Journal of Structural Heart Disease, October 2018, Volume 4, Issue 5:240-245
Left Main Protection and Emergency Stenting During TAVR with Self-Expandable Valve
1 MC Medicor, Izola, Slovenia
2 Center for Intensive Internal Medicine, University Medical Center, Ljubljana, Slovenia
3 Department of Radiology, General Hospital Izola, Izola, Slovenia
4 Cardiovascular Intervention Center, Cedars-Sinai Heart Institute, Los Angeles, California, United States
5 Interventional Cardiology Department, Cardiology & Cardiovascular Institute. Hospital Universitario Fundación Favaloro, Buenos Aires, Argentina
Left main (LM) obstruction is rare but life-threatening complication of transcatheter aortic valve replacement (TAVR) which occurs by displacement of left coronary leaflet toward the ostium or by direct occlusion by the covered skirt of the prosthesis. We report an 88- year old lady with severe aortic stenosis, short distance from annulus to left main origin, shallow/low sinus of Valsalva, and calcification of the left aortic leaflet undergoing TAVR with a self-expandable valve. Instead of recently described “Chimney” stenting with protrusion of a very long stent segment from LM above the prosthesis leaflets and behind the valve frame, a “T-stenting” with stent protrusion only into the left sinus Valsalva was used to secure the LM patency.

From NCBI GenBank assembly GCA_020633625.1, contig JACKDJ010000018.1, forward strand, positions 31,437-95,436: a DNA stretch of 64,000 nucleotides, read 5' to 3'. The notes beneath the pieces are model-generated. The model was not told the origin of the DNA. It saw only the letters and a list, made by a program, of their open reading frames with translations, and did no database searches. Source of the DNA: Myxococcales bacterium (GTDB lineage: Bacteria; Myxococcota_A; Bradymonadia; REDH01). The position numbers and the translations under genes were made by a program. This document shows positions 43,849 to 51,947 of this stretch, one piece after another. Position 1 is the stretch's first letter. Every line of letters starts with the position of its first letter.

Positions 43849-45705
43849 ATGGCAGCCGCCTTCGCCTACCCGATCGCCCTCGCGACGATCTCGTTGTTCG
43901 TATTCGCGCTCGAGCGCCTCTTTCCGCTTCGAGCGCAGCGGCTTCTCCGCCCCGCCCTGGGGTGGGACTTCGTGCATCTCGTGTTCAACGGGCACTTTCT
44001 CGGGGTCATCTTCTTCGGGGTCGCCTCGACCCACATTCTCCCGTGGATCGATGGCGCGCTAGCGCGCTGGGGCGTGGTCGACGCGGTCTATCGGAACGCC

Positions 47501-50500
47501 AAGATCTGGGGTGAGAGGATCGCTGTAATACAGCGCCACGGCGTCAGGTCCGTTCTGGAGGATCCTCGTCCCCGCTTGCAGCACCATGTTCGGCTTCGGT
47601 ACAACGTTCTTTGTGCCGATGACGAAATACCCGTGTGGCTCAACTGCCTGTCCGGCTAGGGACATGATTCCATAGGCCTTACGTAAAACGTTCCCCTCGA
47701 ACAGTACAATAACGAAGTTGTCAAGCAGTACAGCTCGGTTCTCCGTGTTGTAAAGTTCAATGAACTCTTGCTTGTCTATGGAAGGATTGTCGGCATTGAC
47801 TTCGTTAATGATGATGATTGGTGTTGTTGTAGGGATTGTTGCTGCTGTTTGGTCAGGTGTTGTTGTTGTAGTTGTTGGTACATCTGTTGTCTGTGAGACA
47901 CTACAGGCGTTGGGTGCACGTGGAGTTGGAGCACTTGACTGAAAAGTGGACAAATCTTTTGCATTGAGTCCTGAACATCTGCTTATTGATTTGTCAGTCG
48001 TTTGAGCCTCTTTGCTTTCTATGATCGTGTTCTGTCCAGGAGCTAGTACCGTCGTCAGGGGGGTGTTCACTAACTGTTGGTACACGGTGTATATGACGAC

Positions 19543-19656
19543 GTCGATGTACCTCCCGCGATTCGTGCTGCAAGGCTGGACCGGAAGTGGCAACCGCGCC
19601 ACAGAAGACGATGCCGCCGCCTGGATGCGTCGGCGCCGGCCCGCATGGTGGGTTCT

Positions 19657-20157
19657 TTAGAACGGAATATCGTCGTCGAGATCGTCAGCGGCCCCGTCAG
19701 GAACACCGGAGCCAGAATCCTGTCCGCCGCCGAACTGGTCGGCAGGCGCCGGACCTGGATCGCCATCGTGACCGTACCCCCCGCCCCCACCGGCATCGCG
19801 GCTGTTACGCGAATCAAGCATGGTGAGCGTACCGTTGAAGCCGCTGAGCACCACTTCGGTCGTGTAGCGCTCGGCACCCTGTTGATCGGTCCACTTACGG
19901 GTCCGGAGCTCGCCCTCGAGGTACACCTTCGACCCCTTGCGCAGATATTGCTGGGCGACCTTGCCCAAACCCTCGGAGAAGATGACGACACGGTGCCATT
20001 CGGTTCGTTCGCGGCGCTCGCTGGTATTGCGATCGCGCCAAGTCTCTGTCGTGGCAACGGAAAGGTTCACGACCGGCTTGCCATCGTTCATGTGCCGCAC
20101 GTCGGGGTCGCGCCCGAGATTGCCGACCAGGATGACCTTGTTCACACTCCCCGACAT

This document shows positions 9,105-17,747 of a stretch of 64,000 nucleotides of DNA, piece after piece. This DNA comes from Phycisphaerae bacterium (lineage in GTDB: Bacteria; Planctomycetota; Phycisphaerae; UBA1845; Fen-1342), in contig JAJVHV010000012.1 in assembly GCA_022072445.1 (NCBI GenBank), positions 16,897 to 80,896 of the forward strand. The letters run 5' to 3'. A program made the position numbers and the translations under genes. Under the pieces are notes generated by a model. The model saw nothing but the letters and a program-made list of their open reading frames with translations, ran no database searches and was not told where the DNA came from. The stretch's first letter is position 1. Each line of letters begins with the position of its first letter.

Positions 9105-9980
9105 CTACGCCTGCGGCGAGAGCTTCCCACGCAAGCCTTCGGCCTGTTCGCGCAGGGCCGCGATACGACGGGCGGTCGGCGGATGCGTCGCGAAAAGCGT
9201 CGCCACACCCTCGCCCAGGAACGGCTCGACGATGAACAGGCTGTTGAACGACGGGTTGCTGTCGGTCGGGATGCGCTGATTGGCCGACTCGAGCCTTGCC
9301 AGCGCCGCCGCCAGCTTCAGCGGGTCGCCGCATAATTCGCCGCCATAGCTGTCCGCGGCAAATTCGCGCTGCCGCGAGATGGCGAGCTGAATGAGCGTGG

Video 1Aortogram before complete valve deployment. Both coronary arteries are well perfused.
Video 2Aortogram with decreased left compared to right coronary flow after complete valve deployment despite moving of the stent from LAD back to the guiding catheter.
Video 3Injection through the guiding catheter revealed a mass protruding toward the LM ostium.
Video 4Stent deployment from the LM toward the valve frame.
Video 5Post procedural guide injection showed widely patent LM, LAD and left circumflex artery with normal flow.
Video 6Final aortogram with comparable left and right coronary flow.
Cite this article as: Noc M, Cveticanin B, Kar S, Mendiz OA. Left Main Protection and Emergency Stenting During TAVR with Self-Expandable Valve. Structural Heart Disease 2018;4(5):240-245. DOI: 10.12945/j.jshd.2018.008.18
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